Leo Szilard was one of the scientists involved in creating the atom bomb at the Manhattan project, but he argued against its use against civilians:
Suppose Germany had developed two bombs before we had any bombs. And suppose Germany had dropped one bomb, say, on Rochester and the other on Buffalo, and then having run out of bombs she would have lost the war. Can anyone doubt that we would then have defined the dropping of atomic bombs on cities as a war crime, and that we would have sentenced the Germans who were guilty of this crime to death at Nuremberg and hanged them?iii
Without a doubt, if by some miracle the Japanese had won the war after the bombing of Hiroshima and Nagasaki, the Americans would have been charged and convicted with war crimes.
What About the Bible?
A major issue with the Allies decisions were that they were backed up by pragmatic reasoning. They weren’t making them off of a consistent moral standard, they were just trying to achieve victory in the way they saw as the easiest, only constrained by what they felt their conscience said was right and wrong. Thus wiping Hiroshima and Nagasaki off the map could be justified by arguing that if they had instead landed on Japan, more Americans, and also Japanese, would have been killed. However, no one knows the future. Pragmatism ultimately does not work. It was pragmatic reasoning that led the British to try to appease Nazi Germany in the 1930s instead of standing up to their evil. The proper course is to do what is right, even if it doesn’t seem the best way to our reasoning. As the old saying goes, duty is ours, results are God’s.
Using the Bible as our moral standard, was dropping the atomic bomb right or wrong? In Deuteronomy 20, God gave Israel strict instructions on how to conduct warfare. He says:
When thou comest nigh unto a city to fight against it, then proclaim peace unto it. And it shall be, if it make thee answer of peace, and open unto thee, then it shall be, that all the people that is found therein shall be tributaries unto thee, and they shall serve thee. And if it will make no peace with thee, but will make war against thee, then thou shalt besiege it: and when the Lord thy God hath delivered it into thine hands, thou shalt smite every male thereof with the edge of the sword: but the women, and the little ones, and the cattle, and all that is in the city, even all the spoil thereof, shalt thou take unto thyself; and thou shalt eat the spoil of thine enemies, which the Lord thy God hath given thee.iv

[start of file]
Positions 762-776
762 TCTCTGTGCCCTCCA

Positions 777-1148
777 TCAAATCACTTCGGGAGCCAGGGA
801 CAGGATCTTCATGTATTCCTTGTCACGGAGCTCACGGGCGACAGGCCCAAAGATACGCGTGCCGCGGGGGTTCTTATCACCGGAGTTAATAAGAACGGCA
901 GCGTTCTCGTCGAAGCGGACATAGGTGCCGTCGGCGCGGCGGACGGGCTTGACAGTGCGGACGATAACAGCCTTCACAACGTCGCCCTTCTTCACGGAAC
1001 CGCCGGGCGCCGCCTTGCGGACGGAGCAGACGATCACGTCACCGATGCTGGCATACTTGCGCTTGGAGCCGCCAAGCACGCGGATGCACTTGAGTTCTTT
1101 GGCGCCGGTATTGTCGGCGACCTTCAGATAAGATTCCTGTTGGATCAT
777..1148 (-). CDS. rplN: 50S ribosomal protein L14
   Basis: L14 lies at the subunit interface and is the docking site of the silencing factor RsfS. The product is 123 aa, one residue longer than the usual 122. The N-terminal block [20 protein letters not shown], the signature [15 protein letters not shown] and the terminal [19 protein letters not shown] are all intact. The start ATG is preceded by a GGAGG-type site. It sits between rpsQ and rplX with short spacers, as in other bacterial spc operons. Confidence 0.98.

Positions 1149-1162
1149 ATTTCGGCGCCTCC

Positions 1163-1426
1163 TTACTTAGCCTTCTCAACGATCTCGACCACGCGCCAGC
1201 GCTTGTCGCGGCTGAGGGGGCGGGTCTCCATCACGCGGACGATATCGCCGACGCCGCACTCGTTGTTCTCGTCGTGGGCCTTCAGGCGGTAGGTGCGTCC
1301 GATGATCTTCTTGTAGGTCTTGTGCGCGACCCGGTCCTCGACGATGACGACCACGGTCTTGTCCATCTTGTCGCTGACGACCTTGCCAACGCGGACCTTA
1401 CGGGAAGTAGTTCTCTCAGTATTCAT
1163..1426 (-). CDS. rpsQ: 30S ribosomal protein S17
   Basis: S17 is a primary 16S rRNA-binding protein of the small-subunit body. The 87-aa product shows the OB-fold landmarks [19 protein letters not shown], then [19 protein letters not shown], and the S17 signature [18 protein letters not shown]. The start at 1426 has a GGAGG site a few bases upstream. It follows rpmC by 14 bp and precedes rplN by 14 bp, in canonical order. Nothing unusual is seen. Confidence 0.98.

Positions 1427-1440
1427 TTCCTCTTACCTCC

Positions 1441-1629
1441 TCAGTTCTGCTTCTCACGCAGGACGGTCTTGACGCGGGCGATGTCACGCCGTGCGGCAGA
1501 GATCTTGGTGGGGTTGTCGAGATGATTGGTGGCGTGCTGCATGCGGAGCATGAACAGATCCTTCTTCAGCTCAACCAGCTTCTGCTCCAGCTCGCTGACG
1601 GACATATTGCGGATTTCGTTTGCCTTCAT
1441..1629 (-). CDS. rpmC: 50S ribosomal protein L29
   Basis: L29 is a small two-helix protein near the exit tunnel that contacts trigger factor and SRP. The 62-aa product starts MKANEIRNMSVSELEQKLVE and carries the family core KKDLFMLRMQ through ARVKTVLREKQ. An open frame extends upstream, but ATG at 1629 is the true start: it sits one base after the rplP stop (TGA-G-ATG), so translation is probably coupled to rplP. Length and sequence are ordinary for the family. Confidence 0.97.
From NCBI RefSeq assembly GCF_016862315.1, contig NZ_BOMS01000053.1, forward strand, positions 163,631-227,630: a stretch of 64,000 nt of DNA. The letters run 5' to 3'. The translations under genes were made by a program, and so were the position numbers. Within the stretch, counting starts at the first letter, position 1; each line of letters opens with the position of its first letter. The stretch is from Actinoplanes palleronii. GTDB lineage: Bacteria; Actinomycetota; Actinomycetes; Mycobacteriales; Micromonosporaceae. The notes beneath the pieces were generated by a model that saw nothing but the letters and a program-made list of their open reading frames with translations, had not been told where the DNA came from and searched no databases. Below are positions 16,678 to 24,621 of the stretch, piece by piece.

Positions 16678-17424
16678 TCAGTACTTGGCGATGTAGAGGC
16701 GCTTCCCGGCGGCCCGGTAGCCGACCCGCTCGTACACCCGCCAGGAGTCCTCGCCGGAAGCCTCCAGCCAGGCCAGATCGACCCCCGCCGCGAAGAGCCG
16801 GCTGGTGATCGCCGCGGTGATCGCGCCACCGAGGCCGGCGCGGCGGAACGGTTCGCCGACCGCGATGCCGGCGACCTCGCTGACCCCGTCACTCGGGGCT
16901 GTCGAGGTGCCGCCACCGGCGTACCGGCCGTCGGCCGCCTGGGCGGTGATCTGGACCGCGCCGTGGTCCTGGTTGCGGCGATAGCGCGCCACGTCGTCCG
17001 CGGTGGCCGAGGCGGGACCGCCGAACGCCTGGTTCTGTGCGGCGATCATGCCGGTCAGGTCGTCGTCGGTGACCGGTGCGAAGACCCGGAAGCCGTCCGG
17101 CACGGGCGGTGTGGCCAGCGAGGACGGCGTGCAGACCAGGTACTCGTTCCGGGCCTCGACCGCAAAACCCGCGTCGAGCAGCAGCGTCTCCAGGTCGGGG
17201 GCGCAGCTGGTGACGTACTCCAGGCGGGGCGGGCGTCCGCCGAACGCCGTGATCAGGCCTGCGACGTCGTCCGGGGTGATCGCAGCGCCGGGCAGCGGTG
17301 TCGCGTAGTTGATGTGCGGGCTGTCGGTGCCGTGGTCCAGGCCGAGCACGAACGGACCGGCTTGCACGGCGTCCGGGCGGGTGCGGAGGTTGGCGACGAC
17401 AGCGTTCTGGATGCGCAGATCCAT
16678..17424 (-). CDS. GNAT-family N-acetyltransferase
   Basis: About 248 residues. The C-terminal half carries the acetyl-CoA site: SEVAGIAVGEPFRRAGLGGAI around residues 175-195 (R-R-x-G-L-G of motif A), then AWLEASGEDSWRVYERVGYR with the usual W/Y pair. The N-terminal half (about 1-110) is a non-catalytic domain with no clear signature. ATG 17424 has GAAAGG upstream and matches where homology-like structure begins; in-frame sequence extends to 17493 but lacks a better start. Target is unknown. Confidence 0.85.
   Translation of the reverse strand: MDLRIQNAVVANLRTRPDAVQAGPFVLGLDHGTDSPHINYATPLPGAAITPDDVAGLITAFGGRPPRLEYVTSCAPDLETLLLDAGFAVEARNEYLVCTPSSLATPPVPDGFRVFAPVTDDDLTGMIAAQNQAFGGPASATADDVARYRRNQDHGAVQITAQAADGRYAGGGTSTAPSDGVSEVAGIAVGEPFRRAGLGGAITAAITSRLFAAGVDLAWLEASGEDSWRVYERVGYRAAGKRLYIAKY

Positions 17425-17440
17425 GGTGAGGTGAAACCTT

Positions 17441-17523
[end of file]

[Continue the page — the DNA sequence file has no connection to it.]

Israel was instructed offer cities the option of surrender, and if they refused, only the men were to be killed. The women and children were to be spared. But there was little or no warning given to Hiroshima and Nagasaki, and the bombs indiscriminately killed men, women and children alike. Deuteronomy 20 goes on further:
When thou shalt besiege a city a long time, in making war against it to take it, thou shalt not destroy the trees thereof by forcing an axe against them: for thou mayest eat of them, and thou shalt not cut them down (for the tree of the field is man’s life) to employ them in the siege:v
The Israelites were not to cut down trees to so as not to destroy the productivity of the land. Atomic bombs dropped on cities do the exact opposite – they destroy everything in their path fruit trees, women and children. Under Biblical law, there is no question that they would be forbidden.
i. Appeal of President Franklin D. Roosevelt on Aerial Bombardment of Civilian Populations, September 1, 1939
ii. Despatch on war operations, 23rd February, 1942, to 8th May, 1945 by Arthur Travers Harris (1995) Cass Series: Studies in Air Power. 3. Psychology Press. p. 7.
iii. “President Truman Did Not Understand,” U.S. News & World Report, August 15, 1960, pages 68-71.
iv. Deuteronomy 20:10-14
v. Deuteronomy 20:19